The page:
Since March 1 up to Thursday, the Daily Nation has published 35 Ruto-related front-page news stories.
The headlines have ranged from “Inside ODM plan to impeach Ruto” to “Kibicho to Ruto: Your security starts with you”.
Some of the news stories like “Poll: Ruto pulls fast one on Raila again”, “Why Uhuru is losing grip on Mt Kenya”, and “Rift leaders dare Uhuru to sack Ruto” have depicted the deputy president in some favourable light.
But Khalif Salah Rage, a reader in Garissa County, has complained of “the continued habit of the managing editors misusing the name of the DP William Ruto in their headlines”.
Mr Ruto himself said on April 3 that for newspapers to sell, they must use his name and he now wants dividends!
Mr Rage complains that many times, the headlines paint his name in bad faith and are “probably hurting his political career and personal reputation”.
For him, the story “William Ruto: Portrait of a politician under siege” that appeared on the same day he called to complain was the straw that broke the camel’s back.
What mistake did he do to find himself under siege, Mr Rage asks. I re-read the story and realised Mr Rage is justified to complain.
The story is not what the headline says it is — a portrait. The story is an apparent opportunity for the political nemeses of the DP to punch him, without giving his supporters an equal opportunity to punch back.
A portrait is a representation of someone in words (although a picture or pictures can be included). Thus the headline “William Ruto: Portrait of a politician under siege”, which ran on Tuesday this week, held out the promise of giving the reader a description of the DP as a politician, albeit under siege.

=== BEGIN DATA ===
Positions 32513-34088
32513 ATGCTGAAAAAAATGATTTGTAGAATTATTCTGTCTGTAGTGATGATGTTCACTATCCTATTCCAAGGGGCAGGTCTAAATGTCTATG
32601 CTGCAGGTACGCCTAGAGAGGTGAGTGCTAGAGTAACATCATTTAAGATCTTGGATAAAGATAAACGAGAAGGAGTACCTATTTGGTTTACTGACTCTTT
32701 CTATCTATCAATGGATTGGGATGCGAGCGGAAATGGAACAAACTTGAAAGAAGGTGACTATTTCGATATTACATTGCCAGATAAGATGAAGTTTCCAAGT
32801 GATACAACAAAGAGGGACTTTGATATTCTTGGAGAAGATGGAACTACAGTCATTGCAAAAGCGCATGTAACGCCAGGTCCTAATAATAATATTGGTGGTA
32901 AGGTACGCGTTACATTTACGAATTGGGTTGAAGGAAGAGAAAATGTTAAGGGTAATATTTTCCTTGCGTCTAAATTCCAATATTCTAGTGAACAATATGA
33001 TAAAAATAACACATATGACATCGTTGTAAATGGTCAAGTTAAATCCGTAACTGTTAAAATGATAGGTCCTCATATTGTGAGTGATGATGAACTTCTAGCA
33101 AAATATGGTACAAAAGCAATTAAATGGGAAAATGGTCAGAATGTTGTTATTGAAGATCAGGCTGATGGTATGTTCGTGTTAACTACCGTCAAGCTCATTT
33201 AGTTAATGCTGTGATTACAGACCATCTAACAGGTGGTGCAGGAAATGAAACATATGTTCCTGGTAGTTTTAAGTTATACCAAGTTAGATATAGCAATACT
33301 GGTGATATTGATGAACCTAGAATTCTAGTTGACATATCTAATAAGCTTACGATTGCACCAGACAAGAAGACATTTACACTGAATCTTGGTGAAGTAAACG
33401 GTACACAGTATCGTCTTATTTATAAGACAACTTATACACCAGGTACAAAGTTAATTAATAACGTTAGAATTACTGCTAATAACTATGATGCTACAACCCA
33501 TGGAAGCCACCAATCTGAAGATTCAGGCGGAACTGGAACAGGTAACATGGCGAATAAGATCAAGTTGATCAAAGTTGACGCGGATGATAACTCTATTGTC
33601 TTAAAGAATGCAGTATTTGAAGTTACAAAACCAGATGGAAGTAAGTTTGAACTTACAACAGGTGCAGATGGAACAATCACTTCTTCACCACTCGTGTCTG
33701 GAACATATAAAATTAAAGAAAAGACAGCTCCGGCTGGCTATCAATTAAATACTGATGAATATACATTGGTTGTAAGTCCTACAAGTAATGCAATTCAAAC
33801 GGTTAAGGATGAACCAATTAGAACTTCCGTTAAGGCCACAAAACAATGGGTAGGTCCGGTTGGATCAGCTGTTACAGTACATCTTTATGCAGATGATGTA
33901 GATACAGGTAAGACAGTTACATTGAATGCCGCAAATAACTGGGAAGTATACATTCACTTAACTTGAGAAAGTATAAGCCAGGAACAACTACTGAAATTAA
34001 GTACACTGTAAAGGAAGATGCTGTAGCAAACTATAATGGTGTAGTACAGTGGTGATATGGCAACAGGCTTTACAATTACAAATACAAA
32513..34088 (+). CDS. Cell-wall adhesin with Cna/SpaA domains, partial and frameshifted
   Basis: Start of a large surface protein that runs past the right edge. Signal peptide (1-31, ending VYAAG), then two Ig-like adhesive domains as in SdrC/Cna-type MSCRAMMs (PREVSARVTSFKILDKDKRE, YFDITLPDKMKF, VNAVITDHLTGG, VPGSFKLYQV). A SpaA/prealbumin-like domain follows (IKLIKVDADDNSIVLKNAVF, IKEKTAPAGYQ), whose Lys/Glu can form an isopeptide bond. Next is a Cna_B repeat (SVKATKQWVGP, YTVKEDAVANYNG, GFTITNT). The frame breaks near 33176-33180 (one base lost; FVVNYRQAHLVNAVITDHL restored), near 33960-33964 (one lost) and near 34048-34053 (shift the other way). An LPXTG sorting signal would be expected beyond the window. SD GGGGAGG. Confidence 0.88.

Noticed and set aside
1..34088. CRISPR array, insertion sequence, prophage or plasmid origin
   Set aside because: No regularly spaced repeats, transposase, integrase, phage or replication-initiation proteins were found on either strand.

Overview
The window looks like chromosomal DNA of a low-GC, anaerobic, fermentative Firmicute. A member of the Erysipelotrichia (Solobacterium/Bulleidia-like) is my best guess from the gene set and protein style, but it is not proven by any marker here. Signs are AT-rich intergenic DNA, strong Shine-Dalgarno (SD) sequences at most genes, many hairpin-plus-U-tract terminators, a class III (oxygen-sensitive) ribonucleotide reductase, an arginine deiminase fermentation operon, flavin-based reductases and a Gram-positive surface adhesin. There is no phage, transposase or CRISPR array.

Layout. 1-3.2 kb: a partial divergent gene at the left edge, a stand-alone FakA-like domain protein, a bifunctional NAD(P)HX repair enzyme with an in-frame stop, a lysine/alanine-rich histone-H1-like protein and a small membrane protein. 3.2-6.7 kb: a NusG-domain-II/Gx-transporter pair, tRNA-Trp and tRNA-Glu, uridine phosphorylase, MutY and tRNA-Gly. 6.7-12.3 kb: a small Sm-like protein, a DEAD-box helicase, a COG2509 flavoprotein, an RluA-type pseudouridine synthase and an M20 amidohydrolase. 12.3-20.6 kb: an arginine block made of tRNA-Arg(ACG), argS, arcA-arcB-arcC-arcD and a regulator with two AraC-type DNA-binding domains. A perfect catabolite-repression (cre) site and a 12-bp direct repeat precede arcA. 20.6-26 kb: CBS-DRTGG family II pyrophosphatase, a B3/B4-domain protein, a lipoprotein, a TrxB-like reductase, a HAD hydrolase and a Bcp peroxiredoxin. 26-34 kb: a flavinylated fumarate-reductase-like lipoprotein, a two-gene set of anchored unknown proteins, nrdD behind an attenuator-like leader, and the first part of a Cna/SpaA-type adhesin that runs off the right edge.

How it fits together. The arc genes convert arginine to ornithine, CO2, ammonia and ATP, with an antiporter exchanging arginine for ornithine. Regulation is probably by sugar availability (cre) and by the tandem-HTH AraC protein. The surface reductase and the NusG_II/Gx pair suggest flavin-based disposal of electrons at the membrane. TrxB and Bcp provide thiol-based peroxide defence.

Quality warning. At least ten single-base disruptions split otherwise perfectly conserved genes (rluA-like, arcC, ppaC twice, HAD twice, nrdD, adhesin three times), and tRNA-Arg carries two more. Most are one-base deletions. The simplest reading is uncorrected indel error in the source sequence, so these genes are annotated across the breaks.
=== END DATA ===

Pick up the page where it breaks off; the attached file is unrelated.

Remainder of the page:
A portrait can be an analysis or a narrative. But when well done, it gives a detailed breakdown of the information available so as to give the reader a full portrayal of the personality.
The words “under siege” in the headline signal to the reader that this is a portrayal of a man who is being severely criticised. But the reader expects to hear how he is faring.
Ethical journalism requires the Nation Team of writers to allow the voices of his supporters into the story. This is fairness and balance.
The story is about 1,000 words long. More than 40 per cent of those words are uttered by nine of the DP’s nemeses — Raila Odinga’s spokesman Dennis Onyango, ODM secretary-general Edwin Sifuna, Amani National Congress secretary-general Barrack Muluka, Nyeri Town MP Ngunjiri Wambugu, Kigumo MP Ruth Mwaniki, Kwale Woman Rep Zuleikha Juma, Dagoretti MP Simba Arati, Rarieda MP Otiende Amollo, and George Gatutu, who is described in the story as “a political observer”
The authors quote all of them verbatim.
In addition, there are indirect quotes — taking up 12.1 per cent of the wordage — from three other antagonists: ODM leader Raila Odinga, Central Organisation of Trade Unions secretary-general Francis Atwoli and Mombasa Governor Hassan Ali Joho publicly declaring that the DP is not fit to hold public office.
Only 13.4 per cent of the words are turned over for the DP’s defence and only his spokesman David Mugonyi is quoted.
I looked at other Ruto headline stories and I found similar shortcomings in some of the stories.
One of the stories published on Thursday — but not on the front page — contains some inaccurate information. “Mt Kenya bishops defy order, plan big rally for Ruto,” the heading said on Page 6 of the Daily Nation.
But I could find no order that was reportedly issued to ban the DP from church activities in Mount Kenya.
The story was probably referring to the plea by Archbishop Jackson ole Sapit of the Anglican Church of Kenya on Tuesday in which he said: "Let us not hype this thing of harambees and guests of honour because that is where, as the church, we go wrong.”
All said, Mr Rage is justified in registering his dissatisfaction with some of the Ruto headlines. Stories can be misleading or biased, without being false.
Send your complaints to [email protected] Call or text 0721989264